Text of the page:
Author's School

Graduate School of Arts & Sciences

Author's Department/Program



English (en)

Date of Award

January 2009

Degree Type


Degree Name

Doctor of Philosophy (PhD)

Chair and Committee

Brian Carpenter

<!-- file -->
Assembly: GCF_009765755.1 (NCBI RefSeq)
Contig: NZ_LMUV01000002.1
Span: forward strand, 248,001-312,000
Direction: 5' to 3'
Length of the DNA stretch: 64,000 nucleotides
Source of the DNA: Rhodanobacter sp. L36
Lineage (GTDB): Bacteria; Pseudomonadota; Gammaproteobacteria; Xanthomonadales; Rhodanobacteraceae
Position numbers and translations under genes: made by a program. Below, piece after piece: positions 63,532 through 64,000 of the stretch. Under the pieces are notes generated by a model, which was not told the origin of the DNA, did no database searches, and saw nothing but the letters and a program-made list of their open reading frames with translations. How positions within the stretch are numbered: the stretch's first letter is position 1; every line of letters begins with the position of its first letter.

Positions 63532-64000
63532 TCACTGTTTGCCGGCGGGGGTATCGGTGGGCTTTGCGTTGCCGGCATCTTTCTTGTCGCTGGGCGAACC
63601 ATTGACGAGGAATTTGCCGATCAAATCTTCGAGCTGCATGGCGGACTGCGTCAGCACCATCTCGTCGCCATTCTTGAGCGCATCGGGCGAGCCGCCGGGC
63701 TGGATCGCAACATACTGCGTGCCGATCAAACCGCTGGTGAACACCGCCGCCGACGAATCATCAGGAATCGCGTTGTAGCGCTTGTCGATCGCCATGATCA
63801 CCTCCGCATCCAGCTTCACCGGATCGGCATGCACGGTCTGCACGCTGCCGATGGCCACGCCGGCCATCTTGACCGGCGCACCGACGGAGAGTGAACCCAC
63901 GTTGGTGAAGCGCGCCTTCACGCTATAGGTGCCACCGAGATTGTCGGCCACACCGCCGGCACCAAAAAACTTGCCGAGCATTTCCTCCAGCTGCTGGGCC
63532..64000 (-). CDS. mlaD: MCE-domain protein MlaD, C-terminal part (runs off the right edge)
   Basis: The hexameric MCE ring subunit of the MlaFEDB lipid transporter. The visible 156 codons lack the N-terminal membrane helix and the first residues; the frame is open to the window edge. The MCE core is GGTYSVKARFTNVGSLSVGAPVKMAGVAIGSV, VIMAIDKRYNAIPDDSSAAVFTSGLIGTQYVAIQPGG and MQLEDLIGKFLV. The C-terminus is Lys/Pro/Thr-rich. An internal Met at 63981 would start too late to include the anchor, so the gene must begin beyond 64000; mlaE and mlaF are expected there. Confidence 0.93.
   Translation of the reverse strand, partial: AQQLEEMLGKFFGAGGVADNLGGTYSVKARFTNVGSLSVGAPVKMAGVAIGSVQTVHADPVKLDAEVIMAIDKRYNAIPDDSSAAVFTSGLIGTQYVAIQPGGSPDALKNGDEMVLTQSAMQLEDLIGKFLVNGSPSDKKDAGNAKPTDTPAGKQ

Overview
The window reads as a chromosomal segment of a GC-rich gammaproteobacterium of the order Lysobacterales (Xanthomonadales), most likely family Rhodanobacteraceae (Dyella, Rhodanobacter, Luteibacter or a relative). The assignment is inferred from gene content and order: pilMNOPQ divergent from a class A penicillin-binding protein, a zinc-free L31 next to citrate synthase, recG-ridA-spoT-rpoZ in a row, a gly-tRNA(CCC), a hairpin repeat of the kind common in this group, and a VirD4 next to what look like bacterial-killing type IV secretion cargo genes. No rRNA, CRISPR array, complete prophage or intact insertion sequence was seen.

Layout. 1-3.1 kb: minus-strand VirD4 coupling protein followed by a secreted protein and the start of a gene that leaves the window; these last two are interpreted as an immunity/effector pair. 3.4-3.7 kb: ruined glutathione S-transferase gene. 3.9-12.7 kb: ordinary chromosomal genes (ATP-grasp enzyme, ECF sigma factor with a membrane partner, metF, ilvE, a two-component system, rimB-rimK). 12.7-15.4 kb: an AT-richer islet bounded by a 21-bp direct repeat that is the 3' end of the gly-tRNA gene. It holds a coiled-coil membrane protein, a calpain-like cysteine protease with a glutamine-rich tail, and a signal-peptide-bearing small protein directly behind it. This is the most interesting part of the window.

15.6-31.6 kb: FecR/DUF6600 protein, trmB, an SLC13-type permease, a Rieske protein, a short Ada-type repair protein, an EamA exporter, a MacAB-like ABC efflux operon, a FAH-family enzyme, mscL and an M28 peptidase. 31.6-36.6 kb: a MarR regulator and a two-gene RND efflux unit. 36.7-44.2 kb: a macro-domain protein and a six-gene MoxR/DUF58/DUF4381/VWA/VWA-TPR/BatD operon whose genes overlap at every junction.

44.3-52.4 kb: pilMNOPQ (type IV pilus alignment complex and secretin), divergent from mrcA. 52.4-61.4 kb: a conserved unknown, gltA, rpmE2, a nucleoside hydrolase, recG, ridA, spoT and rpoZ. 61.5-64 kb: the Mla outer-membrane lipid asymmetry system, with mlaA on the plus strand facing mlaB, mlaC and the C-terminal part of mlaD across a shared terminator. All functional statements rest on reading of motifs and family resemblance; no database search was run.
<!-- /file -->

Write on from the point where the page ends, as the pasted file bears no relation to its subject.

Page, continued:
The well-being of people with dementia is not well understood. Researchers often measure their well-being through observational methods or via proxies, but self-report is rarely used. Recently there is evidence that people with mild to moderate dementia are able to give reliable reports of their well-being, but empirical work in this area is limited. Most dementia-specific measures focus on mood or life satisfaction, and there are few that gauge more existential aspects of well-being: e.g., purpose in life). This study tested the use of a non-dementia-specific well-being measure in people with mild to moderate dementia. The relationship between goal pursuit, a predictor of well-being, and purpose in life, an aspect of psychological well-being, was examined through questionnaire and experimental methods. The moderating effect of dementia severity was also investigated. Results showed that people with mild to moderate dementia were able to provide reliable self-report data on their well-being. A strong association between goal pursuit and purpose in life emerged, but dementia severity did not moderate this relationship. Experimental results were similar in that people who participated in a goal-directed activity reported a greater sense of purpose than those who participated in a goal-undirected activity. Results from this study illuminate the experience of psychological well-being in dementia and may inform activity programming for this population.


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